Kansas City Public Library’s top missing books

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by Kelsey Ryan, courtesy of the Kansas City Star

Every year, hundreds of books go missing and have to be replaced at the Kansas City Public Library and its branches.  But the titles and types of books that go missing may surprise you.

“It’s a real diverse group,” said Deborah Stoppello, director of library collections, who oversees all physical and digital inventory for Kansas City Public Library (MO).  But all of the books have one thing in common:

“They’re very popular and have longevity, year over year,” she said.

Books can go missing for various reasons. The books could have been re-shelved in the wrong place, by staff or patrons, books could slip behind shelves not to be seen again for 20 years, or they could “walk out the door,” Stoppello said.  “We have about 800,000 items, and if something is in the wrong place, finding it can be difficult,” she said.

The top missing books are often the same as the most popularly checked out books.

“Anything that’s very popular with continued demand, we’re going to have that problem,” said Stoppello, whose team is constantly assessing whether missing books should be reordered by looking at how popular it is, how often it’s checked out and what the latest book trends are locally and nationally.

Here are the top missing books from the Kansas City Public Library branches, in no particular order:

▪ The “Harry Potter” series by J.K. Rowling spans the young wizard’s life at Hogwarts School of Witchcraft and Wizardry and his battles against Lord Voldemort in seven books. “It has been in popular culture many years and they have lasted and been continuously popular,” Stoppello said.

▪ The “Diary of a Wimpy Kid” is a 12-book series written and illustrated by Jeff Kinney. Its journal format follows middle schooler Greg Heffley’s ups and downs while growing up. “We decide to replace these often, because, boy, would patrons be upset,” Stoppello said.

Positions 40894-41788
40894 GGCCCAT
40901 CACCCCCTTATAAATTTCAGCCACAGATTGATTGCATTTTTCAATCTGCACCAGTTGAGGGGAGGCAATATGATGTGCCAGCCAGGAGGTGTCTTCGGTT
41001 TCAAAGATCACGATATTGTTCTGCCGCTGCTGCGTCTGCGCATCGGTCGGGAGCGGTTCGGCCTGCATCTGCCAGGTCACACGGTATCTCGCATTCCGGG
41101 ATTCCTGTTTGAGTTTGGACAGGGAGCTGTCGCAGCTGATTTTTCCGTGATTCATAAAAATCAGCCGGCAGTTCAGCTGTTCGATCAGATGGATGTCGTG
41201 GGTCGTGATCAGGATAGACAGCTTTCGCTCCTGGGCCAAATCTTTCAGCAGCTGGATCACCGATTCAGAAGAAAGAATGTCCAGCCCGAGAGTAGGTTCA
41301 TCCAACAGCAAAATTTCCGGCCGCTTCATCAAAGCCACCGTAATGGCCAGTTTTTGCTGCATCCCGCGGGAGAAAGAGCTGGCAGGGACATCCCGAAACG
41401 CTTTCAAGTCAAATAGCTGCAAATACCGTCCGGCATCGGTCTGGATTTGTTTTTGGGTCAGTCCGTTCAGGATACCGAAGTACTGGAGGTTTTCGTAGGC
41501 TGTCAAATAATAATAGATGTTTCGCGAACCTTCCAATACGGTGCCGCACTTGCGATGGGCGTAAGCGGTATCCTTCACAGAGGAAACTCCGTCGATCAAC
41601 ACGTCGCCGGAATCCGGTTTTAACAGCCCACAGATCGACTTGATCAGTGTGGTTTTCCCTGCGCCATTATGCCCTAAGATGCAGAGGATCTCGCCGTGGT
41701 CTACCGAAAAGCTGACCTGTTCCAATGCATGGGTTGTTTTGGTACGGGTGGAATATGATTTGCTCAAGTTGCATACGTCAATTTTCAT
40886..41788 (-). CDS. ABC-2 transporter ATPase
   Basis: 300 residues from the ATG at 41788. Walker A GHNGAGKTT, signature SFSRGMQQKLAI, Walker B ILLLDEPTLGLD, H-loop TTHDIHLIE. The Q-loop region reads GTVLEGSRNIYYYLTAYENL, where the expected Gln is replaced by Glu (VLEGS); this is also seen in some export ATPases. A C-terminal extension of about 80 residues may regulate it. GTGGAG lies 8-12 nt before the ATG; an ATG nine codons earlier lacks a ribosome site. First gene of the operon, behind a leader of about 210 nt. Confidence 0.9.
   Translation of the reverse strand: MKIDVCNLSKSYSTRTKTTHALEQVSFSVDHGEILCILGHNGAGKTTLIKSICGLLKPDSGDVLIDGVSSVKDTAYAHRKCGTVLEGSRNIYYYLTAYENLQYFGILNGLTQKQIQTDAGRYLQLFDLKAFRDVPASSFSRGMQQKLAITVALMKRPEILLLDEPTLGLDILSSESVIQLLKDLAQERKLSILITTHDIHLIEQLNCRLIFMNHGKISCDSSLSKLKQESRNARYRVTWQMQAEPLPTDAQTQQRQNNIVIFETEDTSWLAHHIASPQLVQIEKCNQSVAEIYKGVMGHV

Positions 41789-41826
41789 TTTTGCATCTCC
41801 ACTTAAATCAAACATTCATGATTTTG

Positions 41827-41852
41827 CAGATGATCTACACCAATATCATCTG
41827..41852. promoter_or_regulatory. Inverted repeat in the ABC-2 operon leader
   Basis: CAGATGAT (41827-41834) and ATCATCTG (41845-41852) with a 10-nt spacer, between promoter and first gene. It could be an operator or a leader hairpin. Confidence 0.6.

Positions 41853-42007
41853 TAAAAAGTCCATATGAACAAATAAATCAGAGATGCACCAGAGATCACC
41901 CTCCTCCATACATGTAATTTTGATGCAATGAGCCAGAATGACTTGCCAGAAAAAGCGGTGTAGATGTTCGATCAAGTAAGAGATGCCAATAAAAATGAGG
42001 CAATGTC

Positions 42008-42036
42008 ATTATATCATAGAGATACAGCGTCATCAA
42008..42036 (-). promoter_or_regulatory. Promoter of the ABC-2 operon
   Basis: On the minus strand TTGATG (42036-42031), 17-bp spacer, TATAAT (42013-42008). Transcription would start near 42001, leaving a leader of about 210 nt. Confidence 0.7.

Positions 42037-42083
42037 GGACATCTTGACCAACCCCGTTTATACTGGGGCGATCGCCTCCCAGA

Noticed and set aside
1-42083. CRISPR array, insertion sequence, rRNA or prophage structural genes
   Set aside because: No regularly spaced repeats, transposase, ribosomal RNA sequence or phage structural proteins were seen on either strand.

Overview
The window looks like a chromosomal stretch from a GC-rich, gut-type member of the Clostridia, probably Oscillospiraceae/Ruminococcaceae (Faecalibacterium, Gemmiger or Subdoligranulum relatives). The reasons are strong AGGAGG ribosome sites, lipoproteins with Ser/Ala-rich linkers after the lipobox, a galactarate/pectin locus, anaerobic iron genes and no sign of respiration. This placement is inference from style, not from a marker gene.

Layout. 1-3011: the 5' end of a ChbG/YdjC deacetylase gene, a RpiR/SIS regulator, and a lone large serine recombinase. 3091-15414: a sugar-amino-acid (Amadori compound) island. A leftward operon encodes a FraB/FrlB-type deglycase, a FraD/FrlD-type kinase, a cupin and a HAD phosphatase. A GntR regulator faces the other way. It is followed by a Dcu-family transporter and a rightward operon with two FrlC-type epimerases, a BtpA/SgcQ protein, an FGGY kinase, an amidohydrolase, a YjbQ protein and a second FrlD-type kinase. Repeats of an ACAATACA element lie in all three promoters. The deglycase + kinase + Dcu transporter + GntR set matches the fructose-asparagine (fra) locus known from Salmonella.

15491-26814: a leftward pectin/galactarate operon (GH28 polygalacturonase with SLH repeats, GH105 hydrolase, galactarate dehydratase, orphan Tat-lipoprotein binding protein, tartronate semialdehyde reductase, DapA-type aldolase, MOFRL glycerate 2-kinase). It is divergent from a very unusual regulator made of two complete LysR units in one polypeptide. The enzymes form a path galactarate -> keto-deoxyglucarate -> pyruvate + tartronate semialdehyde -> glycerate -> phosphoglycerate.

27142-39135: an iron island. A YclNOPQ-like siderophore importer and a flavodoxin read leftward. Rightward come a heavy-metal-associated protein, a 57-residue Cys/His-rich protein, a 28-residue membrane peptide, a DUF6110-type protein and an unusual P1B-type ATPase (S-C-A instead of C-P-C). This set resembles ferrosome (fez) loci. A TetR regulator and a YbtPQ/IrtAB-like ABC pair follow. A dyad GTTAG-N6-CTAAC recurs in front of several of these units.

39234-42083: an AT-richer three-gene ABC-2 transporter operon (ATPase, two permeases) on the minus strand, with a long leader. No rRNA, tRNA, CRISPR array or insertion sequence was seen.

▪ The Coldest Winter Ever” by Sister Souljah is an urban fiction novel about the struggles of Winter Santiaga in the Brooklyn projects of New York that was written in 1999. “We are constantly replacing it,” Stoppello said.

▪ The Cartel” series by urban fiction duo Ashley Antoinette and JaQuavis Coleman is about the drama surrounding a Miami drug cartel family, spanning seven novels.

▪ The Bible may not be the highest in raw numbers of books that go missing, but it is consistently missing, Stoppello said. The library also keeps copies in its reference section, and has a digital copy available online.

▪ Books on witchcraft also are frequently missing. Stoppello said these books are popular, but some books like these are missing because they’re removed by people who don’t want others to read them.

▪ The Art of War” by Sun Tzu is an ancient Chinese military strategy book originally written more than 2,500 years ago.

Test prep materials, including books to study for the Graduate Record Examinations (GRE) test, used to be among the top missing. But not anymore. Stoppello thinks most people study for it online now.

As far as missing DVDs, the “Harry Potter” movies, Disney movies released from the vault (like “Aladdin” or “Little Mermaid”), and Tyler Perry movies are always at the top.

A new system at the library should better help track down any missing or stolen books.

Starting last fall and finishing up over the summer, library staff put new tags in every book in every branch that use Radio Frequency Identification (RFID), or a tiny antennae in every item. If books leave the library and they haven’t been properly checked out, an alarm will sound. It’s a more sophisticated system than the old magnetic strips the library used to put in books, Stoppello said.

“It’s a better way to make sure they don’t accidentally or purposefully walk out,” Stoppello said.


Read more here: http://www.kansascity.com/news/local/article181662661.html#storylink=cpy

Read more here: http://www.kansascity.com/news/local/article181662661.html#storylink=cpy